Distance Education and Continuing Education Units (CEUs)

 

The State Authorization Reciprocity Agreement (SARA)

The State Authorization Reciprocity Agreement (SARA) is a voluntary agreement among its member states and U.S. territories that establishes one set of national standards and regulations for offering postsecondary distance education courses and programs. SARA is administered by four regional educational compacts and overseen by NC-SARA.

New York University (NYU) is a SARA participating member institution and is authorized pursuant to SARA to enroll students in online courses and field experiences (up to ten students per site) in the SARA states and territories listed below.  However, please note that certain programs leading to professional licensure may be subject to additional state professional licensing requirements, which are not covered by SARA.  For more information about these requirements, please see the NC-SARA website.


 


Current SARA Member States, District, & Territories

Alabama

Maine

Oklahoma

Alaska

Maryland

Oregon

Arizona

Michigan

Pennsylvania

Arkansas

Minnesota

Rhode Island

Colorado

Mississippi

South Carolina

Connecticut

Missouri

South Dakota

Delaware  

Montana

Tennessee

District of Columbia

Nebraska

Texas

Hawaii

Nevada

Utah

Idaho

New Hampshire

Vermont

Illinois

New Jersey

Virginia

Indiana

New Mexico

Washington

Iowa

New York

West Virginia

Kansas

North Carolina

Wisconsin

Kentucky

North Dakota

Wyoming

Louisiana

Ohio

Virgin Islands

 

NYU is also able to enroll students in online courses in California, Florida, Massachusetts. If your school would like to place a student in any other US territories (other than the Virgin Islands), please contact Lina Janusas. Should a school wish to place a student in a non-classroom experience in either Florida, Massachusetts, and the US territories (other than the Virgin Islands), please contact the Multi-State Authorization Compliance Officer at lina.j@nyu.edu.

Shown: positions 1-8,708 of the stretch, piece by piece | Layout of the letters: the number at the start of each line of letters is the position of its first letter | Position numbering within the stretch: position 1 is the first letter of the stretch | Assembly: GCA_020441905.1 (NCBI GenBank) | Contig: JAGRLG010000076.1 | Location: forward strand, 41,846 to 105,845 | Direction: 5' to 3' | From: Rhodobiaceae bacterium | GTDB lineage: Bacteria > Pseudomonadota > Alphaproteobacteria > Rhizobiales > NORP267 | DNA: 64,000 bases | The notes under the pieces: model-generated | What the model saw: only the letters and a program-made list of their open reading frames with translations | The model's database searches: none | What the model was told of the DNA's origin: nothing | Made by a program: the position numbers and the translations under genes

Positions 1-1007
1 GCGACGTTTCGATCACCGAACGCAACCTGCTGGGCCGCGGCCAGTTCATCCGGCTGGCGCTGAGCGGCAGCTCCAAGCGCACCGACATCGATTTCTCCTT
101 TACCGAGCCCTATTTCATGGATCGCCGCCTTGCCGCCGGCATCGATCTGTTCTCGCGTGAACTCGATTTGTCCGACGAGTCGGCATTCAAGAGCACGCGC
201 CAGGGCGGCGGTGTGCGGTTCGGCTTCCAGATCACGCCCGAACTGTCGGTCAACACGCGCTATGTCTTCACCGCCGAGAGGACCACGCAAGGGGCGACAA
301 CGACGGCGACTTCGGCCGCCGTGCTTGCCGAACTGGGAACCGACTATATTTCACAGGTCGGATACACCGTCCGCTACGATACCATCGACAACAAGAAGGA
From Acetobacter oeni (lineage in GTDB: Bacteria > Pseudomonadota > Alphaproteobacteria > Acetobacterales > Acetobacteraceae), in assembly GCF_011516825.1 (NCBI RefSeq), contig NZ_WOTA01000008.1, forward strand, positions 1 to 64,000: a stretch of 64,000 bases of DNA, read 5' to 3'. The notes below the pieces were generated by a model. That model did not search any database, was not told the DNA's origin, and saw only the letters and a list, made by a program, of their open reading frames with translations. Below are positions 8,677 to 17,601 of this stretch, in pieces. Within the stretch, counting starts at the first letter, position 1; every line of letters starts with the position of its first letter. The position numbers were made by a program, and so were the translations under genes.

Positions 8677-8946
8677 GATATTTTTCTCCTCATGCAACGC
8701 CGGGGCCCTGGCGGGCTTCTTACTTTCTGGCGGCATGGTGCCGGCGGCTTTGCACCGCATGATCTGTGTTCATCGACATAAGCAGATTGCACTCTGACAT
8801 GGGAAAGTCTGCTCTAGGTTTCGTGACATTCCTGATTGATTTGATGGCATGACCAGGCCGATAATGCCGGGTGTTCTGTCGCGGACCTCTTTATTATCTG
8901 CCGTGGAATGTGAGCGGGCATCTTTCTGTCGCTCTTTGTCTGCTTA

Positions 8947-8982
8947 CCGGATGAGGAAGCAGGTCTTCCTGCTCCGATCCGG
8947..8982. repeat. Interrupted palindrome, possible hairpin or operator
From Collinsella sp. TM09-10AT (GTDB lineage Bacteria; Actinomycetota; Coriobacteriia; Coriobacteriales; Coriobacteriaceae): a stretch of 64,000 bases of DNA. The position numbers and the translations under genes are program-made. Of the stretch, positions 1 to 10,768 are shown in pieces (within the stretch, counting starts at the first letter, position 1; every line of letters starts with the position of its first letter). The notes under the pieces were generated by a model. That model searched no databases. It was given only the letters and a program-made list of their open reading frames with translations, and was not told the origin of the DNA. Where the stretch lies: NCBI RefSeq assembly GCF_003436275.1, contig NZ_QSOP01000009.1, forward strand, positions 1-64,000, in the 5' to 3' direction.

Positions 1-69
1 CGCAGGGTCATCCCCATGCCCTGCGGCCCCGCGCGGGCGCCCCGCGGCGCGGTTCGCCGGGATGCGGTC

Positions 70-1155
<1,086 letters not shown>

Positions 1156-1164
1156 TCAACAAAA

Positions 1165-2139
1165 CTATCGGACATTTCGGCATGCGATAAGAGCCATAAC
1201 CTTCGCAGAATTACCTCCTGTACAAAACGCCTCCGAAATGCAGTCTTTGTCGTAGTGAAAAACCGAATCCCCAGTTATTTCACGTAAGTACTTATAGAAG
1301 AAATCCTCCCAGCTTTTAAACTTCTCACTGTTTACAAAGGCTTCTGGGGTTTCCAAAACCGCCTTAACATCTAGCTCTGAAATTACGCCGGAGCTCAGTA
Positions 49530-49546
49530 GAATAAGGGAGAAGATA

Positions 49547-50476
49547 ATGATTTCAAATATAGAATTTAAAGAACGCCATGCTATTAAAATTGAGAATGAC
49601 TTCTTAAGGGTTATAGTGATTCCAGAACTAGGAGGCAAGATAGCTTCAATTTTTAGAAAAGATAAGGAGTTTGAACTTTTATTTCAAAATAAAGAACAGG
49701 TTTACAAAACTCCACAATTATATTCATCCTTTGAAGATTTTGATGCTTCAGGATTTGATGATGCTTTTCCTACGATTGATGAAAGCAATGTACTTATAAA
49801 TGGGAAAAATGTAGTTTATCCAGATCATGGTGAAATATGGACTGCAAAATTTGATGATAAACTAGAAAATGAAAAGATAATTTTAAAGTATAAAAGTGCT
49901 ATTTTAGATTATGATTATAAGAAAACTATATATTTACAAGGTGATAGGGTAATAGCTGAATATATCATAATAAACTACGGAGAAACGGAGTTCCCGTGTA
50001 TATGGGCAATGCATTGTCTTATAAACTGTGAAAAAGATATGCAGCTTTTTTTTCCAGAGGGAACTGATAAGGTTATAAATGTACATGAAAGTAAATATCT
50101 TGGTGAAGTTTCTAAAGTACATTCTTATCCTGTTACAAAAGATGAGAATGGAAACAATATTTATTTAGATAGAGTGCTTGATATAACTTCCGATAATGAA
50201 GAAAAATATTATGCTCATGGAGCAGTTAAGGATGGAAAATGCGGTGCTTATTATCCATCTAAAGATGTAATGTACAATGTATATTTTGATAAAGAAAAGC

Continuing Education Units (CEUs)

For programs offering Continuing Education Units/credits (CEUs) through a distance education format, there are currently 13 states that have regulations requiring educational institutions to secure state authorization prior to offering CEUs to residents of their state. NYU has already secured approval in five of these states. Seven remain, from which enrollments should be restricted until further notice:

Although NYU is a SARA Member Institution, Please contact Lina Janusas at lina.j@nyu.edu for confirmation regarding CEU placement.

Alabama
Alaska
New Hampshire
Oklahoma
Oregon
Texas*
Utah
Wisconsin

Please include a disclaimer on your website that conveys this information. A sample statement could be, "Students from X, Y, and Z states are restricted from enrollment at this time."

A common question is whether or not a program can offer a student access to the CEU, but not grant credits to them if they are from a restricted state and still remain in compliance. Unfortunately, even without offering CEUs, individuals in restricted states won't be able to access the materials. The State Authorization issue has grown out of a consumer protection focus. Merely providing distance education to students in these respective states in exchange for payment, even without CEUs being granted, could trigger a state to notify the University of non-compliant activity. Restricting enrollments is best practice to protect the University from liabilities and potential fines for non-compliance. It is essential that (for now) individuals residing in these states simply be restricted from enrolling.  

*Distance learning students from Texas may enroll if schools post a conspicuous notice on the home page of their websites with the following information: 

  1. disclosure that the career school or college is not regulated in Texas under Chapter 132 of the Texas Education Code;
  2. the name of any regulatory agencies that approve and regulate the school's programs in the state where the school is physically located and in which it has legal authorization to operate; and
  3. how to file complaints or make other contact with applicable regulatory agencies.